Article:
Audit says ADOT faces budget shortfall of $62.7 billion and needs solutions

by Curtis Spicer, Cronkite News Service

Motorists may need to pay more at the pump, on the roads or at the cash register to meet the funding needs of the Arizona Department of Transportation through 2035, according to a recent state audit.

The Office of the Auditor General released an audit on Monday that projects a $62.7 billion shortfall through fiscal year 2035 if the state Legislature doesn’t pass new directives. The auditors recommended the state form a task force to address the problem.

State Rep. Karen Fann, R-Prescott, said something needs to change, even if voters don’t like it.

“People don’t realize it costs money to maintain roads,” Fann said. “The major problem we have with voters in our state is that they are predominantly for no new taxes.”

On its current course, ADOT will only receive $26.2 billion in revenue – from various federal and state taxes – by 2035. The department needs about $88.9 billion to maintain operations and develop new infrastructure, according to the audit.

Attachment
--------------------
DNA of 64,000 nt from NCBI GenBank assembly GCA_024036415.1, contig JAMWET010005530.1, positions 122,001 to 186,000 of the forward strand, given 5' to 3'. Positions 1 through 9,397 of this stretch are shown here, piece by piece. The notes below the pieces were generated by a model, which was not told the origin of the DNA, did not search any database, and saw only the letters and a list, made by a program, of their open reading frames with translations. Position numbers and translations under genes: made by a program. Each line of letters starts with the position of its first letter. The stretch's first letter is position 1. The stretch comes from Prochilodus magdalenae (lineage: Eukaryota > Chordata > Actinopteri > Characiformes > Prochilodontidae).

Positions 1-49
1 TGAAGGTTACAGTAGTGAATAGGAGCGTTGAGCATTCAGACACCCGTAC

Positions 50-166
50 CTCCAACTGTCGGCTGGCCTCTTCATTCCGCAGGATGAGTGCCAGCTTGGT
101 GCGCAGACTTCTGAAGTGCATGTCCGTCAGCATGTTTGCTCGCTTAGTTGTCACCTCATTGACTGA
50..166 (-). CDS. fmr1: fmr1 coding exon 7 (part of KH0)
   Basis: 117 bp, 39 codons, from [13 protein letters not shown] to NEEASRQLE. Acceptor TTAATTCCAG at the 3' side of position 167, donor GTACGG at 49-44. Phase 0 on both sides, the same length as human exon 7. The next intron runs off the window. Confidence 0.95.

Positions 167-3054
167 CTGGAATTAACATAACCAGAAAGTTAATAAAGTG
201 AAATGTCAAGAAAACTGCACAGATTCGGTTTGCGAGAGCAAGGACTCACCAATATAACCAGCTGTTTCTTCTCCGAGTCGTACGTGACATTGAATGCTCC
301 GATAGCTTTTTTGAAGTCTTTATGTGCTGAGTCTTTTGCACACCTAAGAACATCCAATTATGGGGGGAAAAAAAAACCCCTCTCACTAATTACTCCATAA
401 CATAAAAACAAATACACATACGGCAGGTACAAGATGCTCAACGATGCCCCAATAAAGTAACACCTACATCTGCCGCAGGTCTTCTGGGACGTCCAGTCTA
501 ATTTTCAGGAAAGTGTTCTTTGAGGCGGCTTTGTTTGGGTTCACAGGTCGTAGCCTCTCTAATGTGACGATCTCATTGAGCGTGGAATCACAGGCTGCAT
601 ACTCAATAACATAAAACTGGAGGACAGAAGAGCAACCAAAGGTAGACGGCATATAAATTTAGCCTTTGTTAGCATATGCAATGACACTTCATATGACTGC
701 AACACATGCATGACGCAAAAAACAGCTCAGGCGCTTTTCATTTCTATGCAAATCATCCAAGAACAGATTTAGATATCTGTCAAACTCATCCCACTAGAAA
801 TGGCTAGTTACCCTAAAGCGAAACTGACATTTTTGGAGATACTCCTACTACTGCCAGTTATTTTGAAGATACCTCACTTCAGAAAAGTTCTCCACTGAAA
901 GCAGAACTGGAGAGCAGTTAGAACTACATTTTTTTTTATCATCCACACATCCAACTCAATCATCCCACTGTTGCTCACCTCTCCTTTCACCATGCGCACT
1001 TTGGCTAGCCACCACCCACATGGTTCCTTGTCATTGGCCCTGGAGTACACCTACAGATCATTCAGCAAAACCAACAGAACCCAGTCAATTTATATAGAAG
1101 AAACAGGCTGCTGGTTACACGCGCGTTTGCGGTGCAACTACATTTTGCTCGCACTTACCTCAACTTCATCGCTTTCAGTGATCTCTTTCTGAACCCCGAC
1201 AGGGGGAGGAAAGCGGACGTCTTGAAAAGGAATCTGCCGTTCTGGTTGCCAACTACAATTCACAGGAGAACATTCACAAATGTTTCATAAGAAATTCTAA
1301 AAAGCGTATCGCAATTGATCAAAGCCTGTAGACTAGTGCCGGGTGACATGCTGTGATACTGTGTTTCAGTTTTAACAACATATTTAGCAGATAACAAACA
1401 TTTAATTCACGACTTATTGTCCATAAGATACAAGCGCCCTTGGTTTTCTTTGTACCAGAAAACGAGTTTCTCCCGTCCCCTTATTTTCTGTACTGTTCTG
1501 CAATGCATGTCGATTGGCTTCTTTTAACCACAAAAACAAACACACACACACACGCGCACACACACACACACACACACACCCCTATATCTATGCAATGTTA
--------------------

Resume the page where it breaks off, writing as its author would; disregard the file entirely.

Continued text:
The auditor’s report recommends several options to address the revenue shortfall. They include altering fuel taxes, creating toll roads, developing or increasing new vehicle fees, setting up an alternative vehicle fee, imposing a sales tax or utilizing the state’s general fund money.

Audit highlights

  • As of 2014, about 88 percent of pavement the department maintained was in good or fair condition.
  • As of 2013, 98 percent of department-maintained bridges were in good or fair condition.
  • ADOT needs to spend $260 million on preservation projects each year between fiscal years 2016 and 2025 to maintain the existing system in its current condition.
  • The state’s population increased from more than 3.6 million to more than 6.6 million people between fiscal years 1990 and 2014.
  • Congested streets cost motorists by wasting time and money, and 41 percent of Arizona’s major urban highways are congested, according to the American Society of Civil Engineers.

Source: Arizona Office of the Auditor General

Read more at AZCentral.com